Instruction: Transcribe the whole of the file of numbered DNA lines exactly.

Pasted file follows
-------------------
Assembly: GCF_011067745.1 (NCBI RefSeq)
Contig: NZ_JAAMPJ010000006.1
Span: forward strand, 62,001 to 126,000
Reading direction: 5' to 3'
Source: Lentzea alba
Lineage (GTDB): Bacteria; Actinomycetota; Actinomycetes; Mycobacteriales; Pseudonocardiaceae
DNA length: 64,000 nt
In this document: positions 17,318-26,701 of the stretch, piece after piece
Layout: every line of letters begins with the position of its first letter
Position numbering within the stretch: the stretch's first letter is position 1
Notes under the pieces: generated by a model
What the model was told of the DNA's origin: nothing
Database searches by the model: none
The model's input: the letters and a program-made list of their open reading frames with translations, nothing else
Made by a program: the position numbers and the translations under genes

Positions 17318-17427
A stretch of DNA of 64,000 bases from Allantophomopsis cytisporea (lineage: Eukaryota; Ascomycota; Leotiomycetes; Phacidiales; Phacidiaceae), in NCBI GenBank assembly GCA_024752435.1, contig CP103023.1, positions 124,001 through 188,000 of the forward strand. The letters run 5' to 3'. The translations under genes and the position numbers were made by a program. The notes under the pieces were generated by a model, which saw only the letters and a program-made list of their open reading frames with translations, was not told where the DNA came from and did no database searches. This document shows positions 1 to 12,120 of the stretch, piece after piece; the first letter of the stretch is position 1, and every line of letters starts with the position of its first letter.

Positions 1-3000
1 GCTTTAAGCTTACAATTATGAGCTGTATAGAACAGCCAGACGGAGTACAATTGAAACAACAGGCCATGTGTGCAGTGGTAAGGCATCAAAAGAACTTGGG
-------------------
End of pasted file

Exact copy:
Assembly: GCF_011067745.1 (NCBI RefSeq)
Contig: NZ_JAAMPJ010000006.1
Span: forward strand, 62,001 to 126,000
Reading direction: 5' to 3'
Source: Lentzea alba
Lineage (GTDB): Bacteria; Actinomycetota; Actinomycetes; Mycobacteriales; Pseudonocardiaceae
DNA length: 64,000 nt
In this document: positions 17,318-26,701 of the stretch, piece after piece
Layout: every line of letters begins with the position of its first letter
Position numbering within the stretch: the stretch's first letter is position 1
Notes under the pieces: generated by a model
What the model was told of the DNA's origin: nothing
Database searches by the model: none
The model's input: the letters and a program-made list of their open reading frames with translations, nothing else
Made by a program: the position numbers and the translations under genes

Positions 17318-17427
A stretch of DNA of 64,000 bases from Allantophomopsis cytisporea (lineage: Eukaryota; Ascomycota; Leotiomycetes; Phacidiales; Phacidiaceae), in NCBI GenBank assembly GCA_024752435.1, contig CP103023.1, positions 124,001 through 188,000 of the forward strand. The letters run 5' to 3'. The translations under genes and the position numbers were made by a program. The notes under the pieces were generated by a model, which saw only the letters and a program-made list of their open reading frames with translations, was not told where the DNA came from and did no database searches. This document shows positions 1 to 12,120 of the stretch, piece after piece; the first letter of the stretch is position 1, and every line of letters starts with the position of its first letter.

Positions 1-3000
1 GCTTTAAGCTTACAATTATGAGCTGTATAGAACAGCCAGACGGAGTACAATTGAAACAACAGGCCATGTGTGCAGTGGTAAGGCATCAAAAGAACTTGGG